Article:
Skip to comments.Making Moonshine At Home Is On The Rise. But It's Still Illegal
Posted on 01/27/2014 2:03:55 PM PST by Theoria
Within days after each season premiere and season finale of the Discovery Channel's reality show "Moonshiners," they come a small but perceptible wave of people to purchase suspiciously large amounts of corn, sugar and hardy strains of fermenting yeast at Austin Homebrew Supply.
"We know what they're up to," says Chris Ellison, the manager of the Texas store.
That is, it's obvious they're planning to ferment the sugars from grain or fruit juice into alcohol, then distill the resulting mid-strength beverage into high-alcohol hooch.
Making spirits at home with plans to drink it is against federal law. Only with the right permits may a person make ethanol, either for use strictly as fuel, or as part of a commercial endeavor like launching a craft spirits company, of which hundreds have opened nationwide in recent years.
Yet more and more people seem to be making home moonshine, according to sources.
"The interest level is growing rapidly," says Gary Robinson, owner of Moonshine Still Pro, a supplier in Missouri. Robinson sells stills which are perfectly legal to own from roughly three gallons in capacity to about 13. He ships to all states, but the core regions of his business are the traditional southeastern moonshine districts and the West Coast.
Mike Haney, owner of Hillbilly Stills in Barlow, Ky., says his sales of ethanol stills have doubled every year for three years since he opened. "Just that someone buys a still doesn't mean they're out to break the law," Haney points out. "A lot of people are making fuel."
Haney also sells miniature oak barrels the sort used for aging bourbon and brandy.
"But they might be aging wine in them, or just buying everclear from a supermarket and putting that in the barrel," he says.
(Excerpt) Read more at npr.org ...
Bammy don’t follow the rulz, why should anyone else?
Popcorn Sutton would be proud.
I thought Everclear was grain alcohol!
It could be that too.
I mean I look at this and it seems to say that the federal government cannot legitimately do so:
AMENDMENT XXIWhere the 18th says:
The eighteenth article of amendment to the Constitution of the United States is hereby repealed.
After one year from the ratification of this article the manufacture, sale, or transportation of intoxicating liquors within, the importation thereof into, or the exportation thereof from the United States and all territory subject to the jurisdiction thereof for beverage purposes is hereby prohibited.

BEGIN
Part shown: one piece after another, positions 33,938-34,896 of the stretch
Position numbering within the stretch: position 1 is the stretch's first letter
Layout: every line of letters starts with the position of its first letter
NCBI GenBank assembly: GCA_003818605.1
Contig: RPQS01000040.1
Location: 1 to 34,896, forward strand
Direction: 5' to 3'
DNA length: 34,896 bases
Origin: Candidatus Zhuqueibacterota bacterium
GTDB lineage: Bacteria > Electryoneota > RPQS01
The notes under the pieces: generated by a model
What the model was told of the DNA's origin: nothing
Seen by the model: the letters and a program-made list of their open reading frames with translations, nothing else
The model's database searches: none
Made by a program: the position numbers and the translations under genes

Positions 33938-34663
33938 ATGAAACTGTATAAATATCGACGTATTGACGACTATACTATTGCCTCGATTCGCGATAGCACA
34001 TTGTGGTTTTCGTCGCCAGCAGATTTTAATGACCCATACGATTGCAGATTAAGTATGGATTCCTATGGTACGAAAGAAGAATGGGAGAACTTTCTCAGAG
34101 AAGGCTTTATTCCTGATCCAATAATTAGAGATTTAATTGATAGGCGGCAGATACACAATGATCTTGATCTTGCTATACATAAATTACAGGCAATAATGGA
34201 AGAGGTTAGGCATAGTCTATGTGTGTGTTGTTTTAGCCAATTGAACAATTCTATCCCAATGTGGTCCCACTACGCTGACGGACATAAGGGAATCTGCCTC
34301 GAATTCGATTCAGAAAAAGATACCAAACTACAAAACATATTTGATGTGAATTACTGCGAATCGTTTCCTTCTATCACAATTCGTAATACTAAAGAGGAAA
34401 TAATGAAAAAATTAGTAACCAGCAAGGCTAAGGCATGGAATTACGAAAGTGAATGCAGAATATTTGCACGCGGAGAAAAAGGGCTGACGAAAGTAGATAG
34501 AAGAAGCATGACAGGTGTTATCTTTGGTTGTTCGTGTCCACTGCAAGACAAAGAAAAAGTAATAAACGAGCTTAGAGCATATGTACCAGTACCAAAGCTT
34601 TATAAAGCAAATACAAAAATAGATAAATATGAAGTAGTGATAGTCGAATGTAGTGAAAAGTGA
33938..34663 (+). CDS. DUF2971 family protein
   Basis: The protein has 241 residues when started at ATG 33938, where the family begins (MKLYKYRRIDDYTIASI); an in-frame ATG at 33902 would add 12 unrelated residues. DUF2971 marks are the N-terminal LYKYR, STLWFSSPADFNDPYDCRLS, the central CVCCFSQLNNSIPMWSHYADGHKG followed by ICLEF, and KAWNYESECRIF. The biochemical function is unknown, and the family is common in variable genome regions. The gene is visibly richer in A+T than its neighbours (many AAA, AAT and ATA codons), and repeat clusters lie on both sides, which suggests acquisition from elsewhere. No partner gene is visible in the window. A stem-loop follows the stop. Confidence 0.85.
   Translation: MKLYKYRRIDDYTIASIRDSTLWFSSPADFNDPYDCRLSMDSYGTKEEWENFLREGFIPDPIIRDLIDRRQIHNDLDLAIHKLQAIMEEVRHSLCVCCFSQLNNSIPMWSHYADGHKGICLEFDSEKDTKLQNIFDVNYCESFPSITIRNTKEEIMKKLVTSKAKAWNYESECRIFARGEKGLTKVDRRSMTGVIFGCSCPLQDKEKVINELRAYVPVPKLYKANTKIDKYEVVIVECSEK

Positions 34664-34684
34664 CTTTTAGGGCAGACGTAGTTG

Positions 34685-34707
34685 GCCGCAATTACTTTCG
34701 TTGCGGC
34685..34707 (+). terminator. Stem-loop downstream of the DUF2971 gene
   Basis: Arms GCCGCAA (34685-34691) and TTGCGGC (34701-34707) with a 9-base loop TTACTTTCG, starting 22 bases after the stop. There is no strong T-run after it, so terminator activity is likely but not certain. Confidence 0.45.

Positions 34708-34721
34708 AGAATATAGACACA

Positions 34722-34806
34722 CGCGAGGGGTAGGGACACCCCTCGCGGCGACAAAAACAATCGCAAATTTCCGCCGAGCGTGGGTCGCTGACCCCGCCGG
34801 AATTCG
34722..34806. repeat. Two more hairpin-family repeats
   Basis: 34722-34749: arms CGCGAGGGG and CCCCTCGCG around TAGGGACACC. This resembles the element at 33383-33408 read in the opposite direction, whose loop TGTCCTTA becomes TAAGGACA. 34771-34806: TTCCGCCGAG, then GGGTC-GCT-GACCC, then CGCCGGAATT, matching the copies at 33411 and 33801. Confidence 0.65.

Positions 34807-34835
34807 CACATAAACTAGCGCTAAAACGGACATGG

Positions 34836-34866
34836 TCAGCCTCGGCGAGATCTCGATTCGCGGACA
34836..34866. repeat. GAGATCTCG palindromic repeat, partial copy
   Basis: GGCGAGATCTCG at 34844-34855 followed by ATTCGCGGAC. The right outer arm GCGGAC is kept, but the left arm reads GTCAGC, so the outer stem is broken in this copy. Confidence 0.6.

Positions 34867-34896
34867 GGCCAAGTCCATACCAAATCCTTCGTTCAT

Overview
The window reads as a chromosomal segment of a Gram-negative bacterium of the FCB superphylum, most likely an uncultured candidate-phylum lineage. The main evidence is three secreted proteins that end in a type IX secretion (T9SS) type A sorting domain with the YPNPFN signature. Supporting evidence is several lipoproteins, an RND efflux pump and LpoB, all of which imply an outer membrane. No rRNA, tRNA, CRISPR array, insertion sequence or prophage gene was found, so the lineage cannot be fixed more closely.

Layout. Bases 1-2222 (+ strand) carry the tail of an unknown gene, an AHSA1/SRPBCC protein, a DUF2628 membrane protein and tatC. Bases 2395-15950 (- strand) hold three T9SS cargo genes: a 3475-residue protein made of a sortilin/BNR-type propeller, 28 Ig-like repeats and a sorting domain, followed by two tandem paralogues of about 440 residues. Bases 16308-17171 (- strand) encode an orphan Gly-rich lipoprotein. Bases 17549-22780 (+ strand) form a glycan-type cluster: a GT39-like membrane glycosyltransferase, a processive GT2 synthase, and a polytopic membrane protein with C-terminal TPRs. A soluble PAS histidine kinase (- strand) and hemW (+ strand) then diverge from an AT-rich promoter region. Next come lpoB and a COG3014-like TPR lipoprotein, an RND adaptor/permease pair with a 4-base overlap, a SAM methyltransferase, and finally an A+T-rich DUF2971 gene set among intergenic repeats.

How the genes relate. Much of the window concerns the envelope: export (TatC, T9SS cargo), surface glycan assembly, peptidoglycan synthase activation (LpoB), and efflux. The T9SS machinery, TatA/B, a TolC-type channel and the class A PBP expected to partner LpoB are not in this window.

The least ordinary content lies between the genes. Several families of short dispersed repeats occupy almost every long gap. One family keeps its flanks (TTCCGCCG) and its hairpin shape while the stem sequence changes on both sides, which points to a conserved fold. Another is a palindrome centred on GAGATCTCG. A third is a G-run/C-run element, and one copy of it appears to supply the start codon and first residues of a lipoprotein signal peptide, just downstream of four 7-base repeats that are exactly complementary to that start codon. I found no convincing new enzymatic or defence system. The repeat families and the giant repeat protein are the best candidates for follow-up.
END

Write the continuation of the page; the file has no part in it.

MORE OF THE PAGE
The Congress and the several States shall have concurrent power to enforce this article by appropriate legislation.
This article shall be inoperative unless it shall have been ratified as an amendment to the Constitution by the legislatures of the several States, as provided in the Constitution, within seven years from the date of the submission hereof to the States by the Congress.
No matter how much society breaks down, booze will be a viable commodity for trade.
I remember watching a story about how a teenage Jack Daniel, apprentice at a distillery whose owner was drafted into the army, made a small fortune selling to both sides of the conflict.
I thought it was illegal to manufacture moonshine to SELL (without the appropriate leech ... er, I mean ...government ... stamps). How do home beer brewers and winemakers get away with it?
that falls under a different cat. but, ya can run a still, but, uncle sam has to get his cut.
The libertarian movement has been obsessed with legalizing this and fighting tobacco laws, for 40 years........ haven’t they?
Don’t know. don’t know why it was ever ‘illegal’.
The article is poorly worded. It’s not illegal to make the stuff. It’s illegal to make it without required permits and/or not pay tax on it.
There was once a time long ago when I would have agreed moonshiners should be prosecuted for breaking the laws/avoiding the taxes.
No more, and never again. It is the principle.
I’ve been looking into the possibilities of a multipurpose still and have been checking out these folks: http://www.milehidistilling.com/
They make a mighty fine calendar too ;’)
It’s legal to make 100 gallons of beer or wine for personal use.
>>I mean I look at this and it seems to say that the federal government cannot legitimately do so:
It’s quaint that you still think the government has to follow rules.
As I understand it (and I could be wrong), the fed gov puts something like a $13.50 lien on every gallon of alcohol produced. So, to produce without the proper permits and tax filings and regulatory overhead is “tax evasion”.
Corn is a cereal grain.
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